November 16, 2018
Stewardship is instinct, says Oxford County farmer
A Zorra Township man and his family have a history of protecting the county’s soil, water and air and also encouraging other landowners they rent from to support their stewardship projects in Oxford County.
Ian Matheson recently initiated a large-scale structural erosion control project on a property he rents outside of Brooksdale, earning him a spot as one of the three finalists for the Oxford Stewardship Award.
“It’s nice to be recognized for something like this, but I do it because it’s instinct, not for recognition. I do it for the long-term benefit,” said Matheson, who has farmed the subject property for four years.
The land’s gentle slopes and small rolling hills create a picturesque scene along the 37th Line, but when heavy rain came Matheson saw nothing but havoc. Six valleys all run into the field creating large gullies and extensive soil erosion during the growing season.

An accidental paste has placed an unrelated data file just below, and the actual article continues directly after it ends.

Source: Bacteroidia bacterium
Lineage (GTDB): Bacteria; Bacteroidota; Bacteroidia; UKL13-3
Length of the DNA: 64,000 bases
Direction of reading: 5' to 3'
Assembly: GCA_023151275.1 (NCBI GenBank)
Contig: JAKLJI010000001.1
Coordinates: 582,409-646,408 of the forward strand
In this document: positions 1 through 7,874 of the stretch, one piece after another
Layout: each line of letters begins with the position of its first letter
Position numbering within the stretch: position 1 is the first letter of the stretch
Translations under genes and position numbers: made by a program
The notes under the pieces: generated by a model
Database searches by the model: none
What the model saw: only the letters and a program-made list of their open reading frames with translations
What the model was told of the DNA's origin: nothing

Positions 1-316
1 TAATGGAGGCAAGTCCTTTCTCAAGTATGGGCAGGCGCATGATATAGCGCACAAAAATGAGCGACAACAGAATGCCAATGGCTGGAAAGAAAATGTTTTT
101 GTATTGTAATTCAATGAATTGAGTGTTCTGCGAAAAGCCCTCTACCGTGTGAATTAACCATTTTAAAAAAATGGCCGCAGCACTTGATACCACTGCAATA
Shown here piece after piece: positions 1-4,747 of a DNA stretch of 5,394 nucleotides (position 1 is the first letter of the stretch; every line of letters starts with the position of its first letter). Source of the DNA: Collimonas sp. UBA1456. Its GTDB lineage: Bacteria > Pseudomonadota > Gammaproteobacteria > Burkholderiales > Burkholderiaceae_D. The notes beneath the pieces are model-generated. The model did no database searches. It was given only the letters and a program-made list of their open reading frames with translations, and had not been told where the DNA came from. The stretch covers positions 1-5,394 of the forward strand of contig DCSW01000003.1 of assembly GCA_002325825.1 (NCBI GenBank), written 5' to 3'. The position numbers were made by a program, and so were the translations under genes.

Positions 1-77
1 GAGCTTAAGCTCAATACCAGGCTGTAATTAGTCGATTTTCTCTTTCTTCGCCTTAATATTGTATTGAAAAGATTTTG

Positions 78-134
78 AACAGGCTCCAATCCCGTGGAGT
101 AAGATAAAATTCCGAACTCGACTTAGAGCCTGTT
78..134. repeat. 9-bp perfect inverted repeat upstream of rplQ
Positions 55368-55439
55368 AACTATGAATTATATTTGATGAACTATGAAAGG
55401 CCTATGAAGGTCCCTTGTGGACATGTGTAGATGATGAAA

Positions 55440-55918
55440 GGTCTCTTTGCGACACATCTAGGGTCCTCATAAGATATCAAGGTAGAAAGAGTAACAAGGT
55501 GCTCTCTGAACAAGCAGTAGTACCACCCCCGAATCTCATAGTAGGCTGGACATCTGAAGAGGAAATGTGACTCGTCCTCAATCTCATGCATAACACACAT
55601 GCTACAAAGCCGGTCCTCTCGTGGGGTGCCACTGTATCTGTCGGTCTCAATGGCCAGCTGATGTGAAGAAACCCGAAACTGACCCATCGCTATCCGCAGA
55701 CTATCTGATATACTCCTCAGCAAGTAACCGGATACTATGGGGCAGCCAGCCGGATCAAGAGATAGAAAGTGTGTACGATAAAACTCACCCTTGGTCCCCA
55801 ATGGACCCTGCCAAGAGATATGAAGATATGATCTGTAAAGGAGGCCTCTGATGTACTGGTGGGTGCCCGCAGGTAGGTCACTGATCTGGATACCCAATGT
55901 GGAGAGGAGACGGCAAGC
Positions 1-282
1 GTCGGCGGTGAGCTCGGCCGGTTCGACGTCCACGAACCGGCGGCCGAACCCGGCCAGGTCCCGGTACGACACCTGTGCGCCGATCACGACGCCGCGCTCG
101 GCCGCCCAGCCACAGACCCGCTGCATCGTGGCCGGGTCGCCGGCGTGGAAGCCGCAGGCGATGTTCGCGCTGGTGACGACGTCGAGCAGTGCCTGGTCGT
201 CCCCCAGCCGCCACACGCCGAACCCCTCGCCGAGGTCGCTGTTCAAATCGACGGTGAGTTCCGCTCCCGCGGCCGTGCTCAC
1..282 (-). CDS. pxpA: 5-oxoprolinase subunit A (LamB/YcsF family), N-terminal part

“There were about five washouts, three-to-four-feet deep, where I would have to stop and crawl through it with equipment,” said Matheson, who rotates crops between corn, soybeans and wheat. “There was considerable soil loss, crop loss and just a really big nuisance.”
Matheson worked with the landowner and Upper Thames River Conservation Authority (UTRCA) to install drains and design an extensive set of terraces, or berms, to break up the long slopes and catch the upper most surface runoff to eliminate soil erosion.
The project involved stripping off the topsoil and hauling in about 400 truckloads of clay from a nearby quarry to create two rises, graded with topsoil and seeded. Each berm is about 1.5 metres high, stretching between 150 to 500 metres long. This was the first growing season since the new soil structure was in place and so far has stopped the gully erosion.
This project followed other erosion control measures Matheson initiated on an 85-acre farm he also rents nearby.